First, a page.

The U.N. Human Rights office voiced concerns over an information blackout in Jammu and Kashmir as tensions soared over New Delhi's decision to tighten its grip on the disputed region. "We are deeply concerned that the latest restrictions in Indian-administered Kashmir will exacerbate the human rights situation in the region. The fact that hardly any information at all is currently coming out is of great concern in itself," said Rupert Colville, spokesman for the U.N. High Commissioner for Human Rights.
"We are seeing again blanket telecommunications restrictions, perhaps more blanket than we have seen before; the reported arbitrary detention of political leaders and restrictions on peaceful assembly," Colville said. Internet, social media, mobile and landline telephone services have been cut off in the region since last Sunday. "These restrictions will prevent the people of Indian-administered Kashmir and their elected representatives from participating fully in democratic debate about the future status of Jammu and Kashmir," the spokesman added.
On Monday, Delhi stripped the Indian-held portion of Kashmir of its special autonomy, bringing it under its direct rule and deepening animosity with Pakistan, igniting days of debate over how the country should respond. Pakistan will not resort to military action in the dispute with nuclear archrival India over Kashmir, its foreign minister said yesterday. The statement from Pakistani foreign minister Shah Mehmood Qureshi eased fears of an all-out clash between the South Asian neighbors, who have already fought two of their three wars over the Himalayan region, but none since they both gained nuclear weapons. "Pakistan is not looking at the military option. We are rather looking at political, diplomatic and legal options to deal with the prevailing situation," said Pakistani Foreign Minister Shah Mehmood Qureshi during a press conference in Islamabad.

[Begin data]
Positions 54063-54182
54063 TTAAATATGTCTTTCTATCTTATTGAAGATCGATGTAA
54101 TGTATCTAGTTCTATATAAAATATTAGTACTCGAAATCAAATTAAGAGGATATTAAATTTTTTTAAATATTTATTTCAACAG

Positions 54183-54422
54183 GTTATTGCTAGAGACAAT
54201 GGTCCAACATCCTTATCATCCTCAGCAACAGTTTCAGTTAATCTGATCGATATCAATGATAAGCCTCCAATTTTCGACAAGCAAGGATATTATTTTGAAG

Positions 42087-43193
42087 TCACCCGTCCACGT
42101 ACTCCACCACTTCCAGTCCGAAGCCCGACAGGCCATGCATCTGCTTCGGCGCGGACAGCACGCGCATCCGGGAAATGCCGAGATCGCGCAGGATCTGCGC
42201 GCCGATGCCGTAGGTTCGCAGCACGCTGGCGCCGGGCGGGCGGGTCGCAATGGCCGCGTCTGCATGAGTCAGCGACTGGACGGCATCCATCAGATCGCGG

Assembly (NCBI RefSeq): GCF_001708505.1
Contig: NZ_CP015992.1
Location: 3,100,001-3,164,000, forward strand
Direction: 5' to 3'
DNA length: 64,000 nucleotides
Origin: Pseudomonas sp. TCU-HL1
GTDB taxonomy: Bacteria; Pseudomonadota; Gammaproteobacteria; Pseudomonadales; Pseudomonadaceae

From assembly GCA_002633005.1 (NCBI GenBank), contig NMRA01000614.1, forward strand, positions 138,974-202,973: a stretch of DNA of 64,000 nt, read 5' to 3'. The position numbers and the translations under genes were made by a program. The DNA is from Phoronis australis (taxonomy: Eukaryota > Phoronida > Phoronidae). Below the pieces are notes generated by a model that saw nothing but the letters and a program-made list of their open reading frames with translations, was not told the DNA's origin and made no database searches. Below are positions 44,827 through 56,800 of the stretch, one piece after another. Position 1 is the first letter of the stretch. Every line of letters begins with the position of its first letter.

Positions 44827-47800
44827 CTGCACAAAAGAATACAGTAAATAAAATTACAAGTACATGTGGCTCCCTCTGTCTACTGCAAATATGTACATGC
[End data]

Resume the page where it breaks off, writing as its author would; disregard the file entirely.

Tensions remained high, however, with Qureshi's comments coming on the heels of a decision by Islamabad to downgrade its diplomatic ties with India, suspend bilateral trade and expel the country's envoy. Pakistan also said yesterday it would ban the screening of Indian films in the country's cinemas. "No Indian cinema will be screened in any Pakistani cinema. Drama, films and Indian content of this kind will be completely banned in Pakistan," Firdous Ashiq Awan, an adviser to Pakistan Prime Minister Imran Khan, said in a tweet.
The diplomatic clash between India and Pakistan came as a petition was filed with the Supreme Court by an activist challenging the curfew in Kashmir, which was imposed to suppress any unrest in response to the loss of autonomy. University professors, business leaders and activists are among the 560 people rounded up by authorities and taken to makeshift detention centers, some during midnight raids, in the cities of Srinagar, Baramulla and Gurez, the Press Trust of India and the Indian Express reported.
The dispute over Kashmir is one of the oldest on the agenda of the U.N. Security Council, along with the Israeli-Palestinian conflict. The region, which is split between the two countries but claimed by each in its entirety, has been the cause of two wars between the neighbors since they were partitioned in 1947. The nuclear-armed neighbors have fought two of their three wars over the territory and engaged in an aerial clash in February after a militant group based in Pakistan claimed responsibility for an attack on an Indian military convoy.
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